Historias Desde Otros Lares
Label: Self Produced
“Historias desde otros Lares is very Puerto Rican” he said, “a mix of bomba, plena, infused with Latin jazz and American jazz.” “The roots of where I’m from, who I am, what I want to do, they’re all there. This is me,” he said. Núñez cites the incomparable Bill Evans and jazz legend Miles Davis, as well as the brilliant Puerto Rican bassist Eddie Gomez, as invaluable sources of inspiration. He also names Latin jazz heavy hitters, like composer/jazz pianist Armando Anthony “Chick” Corea and pianist Eddie Palmieri, as well as fellow boricuas Miguel Zenón and David Sanchez, as having a major influence to his sound. Recorded over one afternoon at a NYU studio, there is a naked soulfulness underlying Núñez’s lush sound and stylistically nimble compositions. “The feeling of camaraderie, of family, was crucial to the success of the album,” Núñez claimed. The stellar production features world-renowned musicians, like Mike Rodríguez (who has played with legends Chick Corea and Dafnis Prieto), Alan Ferber, Camilo Molina (Eddie Palmieri), Janice Maisonet (Emina), Jonathan Montes (All 4 One), Marcos López (Lila Downs, Plena Libre), Julito Alvarado, Angel Luis Pacheco and Furito Ríos. “The album is composed of seven songs. Each song encapsulates its own identity, showcases its own story,” Núñez said. Historias desde otros Lares opens with “Luis Gabriel,” a boisterous, exuberant, and agile composition with tropical flair and a sophisticated sensibility. The song was written by Gary Núñez when LuisGa was born. The tribute comes full circle as his son, now an accomplished musician in his own right, brings the song to life. The vibrant interpretation is a masterful and heartfelt homage to his father’s journey and legacy. “‘Una de Azúcar’ is a love story,” Luis said. “Inspired by the coffee and the mountains of Puerto Rico, along with everything the center of the island has to offer.” The explosion of the sensuous, velvety horn gives way to an a incandescent trumpet solo by Mike Rodríguez, showcasing the extraordinary musicianship of the The Núñez Project. “Olandera,” written by his father, plays with hip-hop, funk, soul, bomba sica. It’s an eloquent, festive piece that revels in its own ferocity of spirit, with an inventive, rapturous rhythm that dares you to resist the overwhelming urge to dance. “23 de Mayo” puts the star-studded collective of The Núñez Project on full display. Composed by LuisGa, the piece charts the lifespan of an intoxicating, but ultimately doomed love story. The song incorporates the rhythms of bomba, quembe y yuba and features trombonist Alan Ferber, saxophonist Furito Ríos, and Geraldo Comales. The song opens up beautifully, gliding along like a new romance while the rhythm continues to gather momentum, exploding into a passionate, powerful powerformance. The end is punctuated by aggressive melodies that mark the demise and ultimate rupture of the relationship. Lares is a song in the style of Oriza and plena. The rendition pays homage to Puerto Rican town of Lares, the site of the Lares Uprising. The political elements embedded in this colorful and textured piece imbue this song with great personal significance to Luis. “Artists have a responsibility and a duty to highlight and call out injustices and the political,” Núñez said. “Esperando por Oscar” was written by Luis’s father before the release of the Puerto Rican political prisoner Oscar López Rivera in May 17, 2017. Written in the rhythm of bomba yuba, it’s an achingly beautiful piece, profound and joyful, full of yearning and awash in nostalgia. “It’s one I hold very dear to my heart. It was Christmas time. We were exchanging presents at home. My father told me, ‘If I was a painter, I’d give you art, but since I am a musician, I’ll give you the gift of music,’ and he handed me the score,” Núñez said. “The song is dedicated, not just to Oscar López Rivera, but to everyone that’s sacrificed their life, their health, and their freedom, which is the most precious thing we have: nuestra independencia.” The last song on the album is Calle Lena, Luis’s own composition. The scorching piece of Latin jazz is a wildly rhythmic ride, with percussion propulsing the exhilarating trumpet solo throughout. The song is named after Luis’s childhood street, where he had resided up until his relocation to New York City. It’s the Latin jazz of New York, but it’s also a nod to the neighborhood pleneros and the streetside rumba that nurtured his creative growth. It’s apparent that the various inspirational father figures, from his band members to the titans of the genre, are as present in Luis’s mind as they are in his sound. Deeply rooted in legacy with a hopeful eye cast toward the polished skyscrapers of New York, the album is both homage and aspiration, an ode to the band’s past and the journey it’s forging for itself.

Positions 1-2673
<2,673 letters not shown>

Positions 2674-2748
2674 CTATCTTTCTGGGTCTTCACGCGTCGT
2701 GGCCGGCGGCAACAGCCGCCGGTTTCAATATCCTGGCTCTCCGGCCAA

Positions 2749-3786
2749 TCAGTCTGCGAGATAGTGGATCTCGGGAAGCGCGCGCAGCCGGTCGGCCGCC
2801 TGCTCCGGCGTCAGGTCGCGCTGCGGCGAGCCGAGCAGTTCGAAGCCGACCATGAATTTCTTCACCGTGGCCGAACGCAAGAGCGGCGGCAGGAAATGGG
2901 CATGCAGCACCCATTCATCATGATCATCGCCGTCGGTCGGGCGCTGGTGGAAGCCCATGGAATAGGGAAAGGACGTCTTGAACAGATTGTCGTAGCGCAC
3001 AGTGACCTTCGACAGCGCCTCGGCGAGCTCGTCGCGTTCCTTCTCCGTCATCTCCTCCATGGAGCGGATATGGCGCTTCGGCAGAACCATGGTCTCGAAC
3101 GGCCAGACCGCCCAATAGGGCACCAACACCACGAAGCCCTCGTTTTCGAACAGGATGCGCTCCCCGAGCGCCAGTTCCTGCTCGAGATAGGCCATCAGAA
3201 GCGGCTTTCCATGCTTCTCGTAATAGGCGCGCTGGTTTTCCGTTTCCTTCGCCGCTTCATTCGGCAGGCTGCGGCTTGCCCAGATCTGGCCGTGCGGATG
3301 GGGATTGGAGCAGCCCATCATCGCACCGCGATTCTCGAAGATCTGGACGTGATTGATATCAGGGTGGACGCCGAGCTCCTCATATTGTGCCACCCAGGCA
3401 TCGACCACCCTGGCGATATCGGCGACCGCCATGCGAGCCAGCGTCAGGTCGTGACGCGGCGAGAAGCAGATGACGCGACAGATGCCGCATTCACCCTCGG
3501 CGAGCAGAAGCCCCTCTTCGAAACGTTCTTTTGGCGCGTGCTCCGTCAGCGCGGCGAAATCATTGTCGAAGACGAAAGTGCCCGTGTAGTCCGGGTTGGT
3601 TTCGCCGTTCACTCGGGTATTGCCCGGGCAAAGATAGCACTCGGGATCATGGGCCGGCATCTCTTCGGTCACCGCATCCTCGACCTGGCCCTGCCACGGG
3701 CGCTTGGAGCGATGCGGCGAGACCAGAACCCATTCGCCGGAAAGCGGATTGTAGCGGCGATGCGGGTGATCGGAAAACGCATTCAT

Album uploaded by Michael Ricci